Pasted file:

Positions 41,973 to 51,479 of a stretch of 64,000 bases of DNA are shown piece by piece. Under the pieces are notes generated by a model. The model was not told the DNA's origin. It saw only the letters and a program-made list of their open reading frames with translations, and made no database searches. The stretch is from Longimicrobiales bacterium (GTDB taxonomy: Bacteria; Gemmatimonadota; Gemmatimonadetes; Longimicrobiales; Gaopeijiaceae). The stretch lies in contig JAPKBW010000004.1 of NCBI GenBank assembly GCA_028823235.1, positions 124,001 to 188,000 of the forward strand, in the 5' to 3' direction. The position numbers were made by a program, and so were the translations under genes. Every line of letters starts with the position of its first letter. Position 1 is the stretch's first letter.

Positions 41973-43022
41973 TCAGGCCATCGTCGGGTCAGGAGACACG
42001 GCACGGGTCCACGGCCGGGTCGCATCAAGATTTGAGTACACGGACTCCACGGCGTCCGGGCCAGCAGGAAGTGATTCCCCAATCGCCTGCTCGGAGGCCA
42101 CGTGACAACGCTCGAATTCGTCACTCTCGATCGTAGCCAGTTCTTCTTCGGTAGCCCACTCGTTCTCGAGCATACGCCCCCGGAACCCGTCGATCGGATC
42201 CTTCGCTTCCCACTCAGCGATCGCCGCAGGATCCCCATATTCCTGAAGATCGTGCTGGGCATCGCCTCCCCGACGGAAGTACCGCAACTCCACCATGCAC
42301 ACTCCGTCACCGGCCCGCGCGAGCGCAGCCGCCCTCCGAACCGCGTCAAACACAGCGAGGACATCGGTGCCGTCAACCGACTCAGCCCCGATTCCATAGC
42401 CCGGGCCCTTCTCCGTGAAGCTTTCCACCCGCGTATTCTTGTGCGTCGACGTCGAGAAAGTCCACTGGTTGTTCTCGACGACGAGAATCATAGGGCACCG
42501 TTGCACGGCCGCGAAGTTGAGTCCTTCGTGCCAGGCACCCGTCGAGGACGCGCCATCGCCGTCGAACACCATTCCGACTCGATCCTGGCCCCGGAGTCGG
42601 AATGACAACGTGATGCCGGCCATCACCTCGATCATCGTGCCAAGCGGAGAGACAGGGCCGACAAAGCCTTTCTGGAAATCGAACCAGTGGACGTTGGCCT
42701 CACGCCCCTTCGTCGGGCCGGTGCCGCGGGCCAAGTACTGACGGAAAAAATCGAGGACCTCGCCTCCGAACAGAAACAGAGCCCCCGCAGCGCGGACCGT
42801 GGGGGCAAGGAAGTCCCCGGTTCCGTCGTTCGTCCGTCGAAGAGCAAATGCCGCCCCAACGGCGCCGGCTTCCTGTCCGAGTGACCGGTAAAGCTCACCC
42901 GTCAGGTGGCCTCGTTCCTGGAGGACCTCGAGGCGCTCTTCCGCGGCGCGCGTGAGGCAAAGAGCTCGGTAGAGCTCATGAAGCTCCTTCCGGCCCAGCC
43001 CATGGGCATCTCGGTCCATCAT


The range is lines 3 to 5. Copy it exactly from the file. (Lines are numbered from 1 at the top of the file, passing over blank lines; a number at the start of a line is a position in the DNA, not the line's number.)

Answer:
41973 TCAGGCCATCGTCGGGTCAGGAGACACG
42001 GCACGGGTCCACGGCCGGGTCGCATCAAGATTTGAGTACACGGACTCCACGGCGTCCGGGCCAGCAGGAAGTGATTCCCCAATCGCCTGCTCGGAGGCCA
42101 CGTGACAACGCTCGAATTCGTCACTCTCGATCGTAGCCAGTTCTTCTTCGGTAGCCCACTCGTTCTCGAGCATACGCCCCCGGAACCCGTCGATCGGATC